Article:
Lytro Camera Innovates Photography with FlashThursday, March 01, 2012 by Sean P
It's always cool to see new technology innovate things that haven't changed in years.
Lytro has created a new type of photograph that captures more (all) of the light field, making for very vivid pictures with great depth and allowing the image to be focused interactively after the photo has been taken with their new camera. Since it does this is one snap, there is no need to focus the camera, and there is no delay from when you click the button.
The coolest feature, is that the viewer can click different parts of the image - something in the foreground, background, or somewhere in between - and the focus will change to sharpen that part of the photo, and blur the rest. It's interesting to see how a story can unfold in the process of another portion of the image coming into focus, changing your perspective on the story once another section becomes visible.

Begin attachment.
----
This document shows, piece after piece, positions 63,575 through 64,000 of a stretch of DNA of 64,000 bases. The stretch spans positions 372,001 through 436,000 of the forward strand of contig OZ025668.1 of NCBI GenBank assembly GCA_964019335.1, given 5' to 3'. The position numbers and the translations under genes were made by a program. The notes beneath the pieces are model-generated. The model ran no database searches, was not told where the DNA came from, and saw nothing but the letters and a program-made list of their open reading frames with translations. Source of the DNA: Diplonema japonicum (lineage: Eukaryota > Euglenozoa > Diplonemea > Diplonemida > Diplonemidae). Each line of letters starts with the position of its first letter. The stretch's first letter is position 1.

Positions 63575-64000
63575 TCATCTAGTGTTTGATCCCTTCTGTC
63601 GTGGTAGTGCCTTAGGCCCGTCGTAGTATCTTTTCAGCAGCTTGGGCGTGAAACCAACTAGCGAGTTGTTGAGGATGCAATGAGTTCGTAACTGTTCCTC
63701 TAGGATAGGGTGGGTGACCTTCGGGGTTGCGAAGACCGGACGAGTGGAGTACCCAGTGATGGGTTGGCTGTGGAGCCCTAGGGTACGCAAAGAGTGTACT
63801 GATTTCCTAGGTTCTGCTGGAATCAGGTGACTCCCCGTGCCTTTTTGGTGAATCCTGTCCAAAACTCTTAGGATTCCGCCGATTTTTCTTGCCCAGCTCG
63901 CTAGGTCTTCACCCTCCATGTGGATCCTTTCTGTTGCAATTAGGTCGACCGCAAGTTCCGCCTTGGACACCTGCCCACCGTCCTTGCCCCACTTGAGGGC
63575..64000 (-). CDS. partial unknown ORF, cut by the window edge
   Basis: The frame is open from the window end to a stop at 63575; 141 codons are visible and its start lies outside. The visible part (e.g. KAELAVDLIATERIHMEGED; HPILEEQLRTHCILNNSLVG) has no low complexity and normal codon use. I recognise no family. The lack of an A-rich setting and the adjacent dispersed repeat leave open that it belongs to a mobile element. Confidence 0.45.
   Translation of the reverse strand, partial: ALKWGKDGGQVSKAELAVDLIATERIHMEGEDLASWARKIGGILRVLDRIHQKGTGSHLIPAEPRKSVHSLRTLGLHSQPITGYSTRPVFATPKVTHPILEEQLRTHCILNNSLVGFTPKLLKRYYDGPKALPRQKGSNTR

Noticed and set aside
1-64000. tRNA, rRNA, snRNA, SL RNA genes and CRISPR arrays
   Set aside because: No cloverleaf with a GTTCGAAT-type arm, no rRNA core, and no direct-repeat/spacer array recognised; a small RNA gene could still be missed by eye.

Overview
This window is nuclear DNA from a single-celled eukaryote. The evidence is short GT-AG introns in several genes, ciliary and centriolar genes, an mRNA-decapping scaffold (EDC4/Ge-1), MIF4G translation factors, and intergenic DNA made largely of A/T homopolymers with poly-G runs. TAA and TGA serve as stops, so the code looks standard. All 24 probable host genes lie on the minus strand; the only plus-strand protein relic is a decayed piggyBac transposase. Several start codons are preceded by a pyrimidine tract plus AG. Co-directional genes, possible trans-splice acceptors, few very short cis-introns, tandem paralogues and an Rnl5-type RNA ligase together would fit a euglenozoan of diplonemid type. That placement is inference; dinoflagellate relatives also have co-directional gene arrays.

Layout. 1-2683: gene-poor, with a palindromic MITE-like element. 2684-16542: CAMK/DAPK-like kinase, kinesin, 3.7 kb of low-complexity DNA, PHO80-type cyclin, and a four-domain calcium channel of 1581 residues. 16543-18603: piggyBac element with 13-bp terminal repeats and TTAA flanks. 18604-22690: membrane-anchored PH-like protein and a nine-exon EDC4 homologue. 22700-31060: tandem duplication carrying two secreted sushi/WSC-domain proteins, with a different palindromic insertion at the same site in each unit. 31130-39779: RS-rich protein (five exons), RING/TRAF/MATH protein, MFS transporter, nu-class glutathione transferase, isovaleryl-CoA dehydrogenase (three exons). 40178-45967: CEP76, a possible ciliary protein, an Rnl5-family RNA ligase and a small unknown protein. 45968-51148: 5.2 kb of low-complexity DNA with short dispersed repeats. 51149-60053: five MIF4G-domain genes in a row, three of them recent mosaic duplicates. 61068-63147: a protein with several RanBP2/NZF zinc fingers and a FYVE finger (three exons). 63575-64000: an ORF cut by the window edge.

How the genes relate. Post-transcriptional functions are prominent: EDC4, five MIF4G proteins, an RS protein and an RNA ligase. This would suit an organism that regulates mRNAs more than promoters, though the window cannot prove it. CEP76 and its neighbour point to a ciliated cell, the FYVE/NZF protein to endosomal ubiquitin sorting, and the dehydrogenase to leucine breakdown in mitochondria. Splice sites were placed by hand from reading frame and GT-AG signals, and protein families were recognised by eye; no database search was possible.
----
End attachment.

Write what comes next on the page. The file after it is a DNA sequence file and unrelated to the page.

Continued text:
The camera itself is small and simplified, looking like a small rectangular box with a bubbled lens on one side and a viewfinder on the other - that's basically it. From the marketing and look of their branding and website, to the simplified camera itself, it's all very Apple-esque. But, look inside the camera and it's a pretty genius design, with a combination of lenses.
The UX for playing with the focus could be a little better. It's hard to know if there are spots you can click or not, or where the spots are, so the viewer will click around an image aimlessly for a moment before discovering a hot spot that can be focused. There is some interest in that discovery moment and the anticipation can be somewhat engaging, but it can get old quick. With some subtle icons on Hover, for example, this would be cleared up and easy to use. Hopefully they implement some indicators and it will be a very easy UX.
Click the green in this image towards the bottom:
Check out these Lytro photos: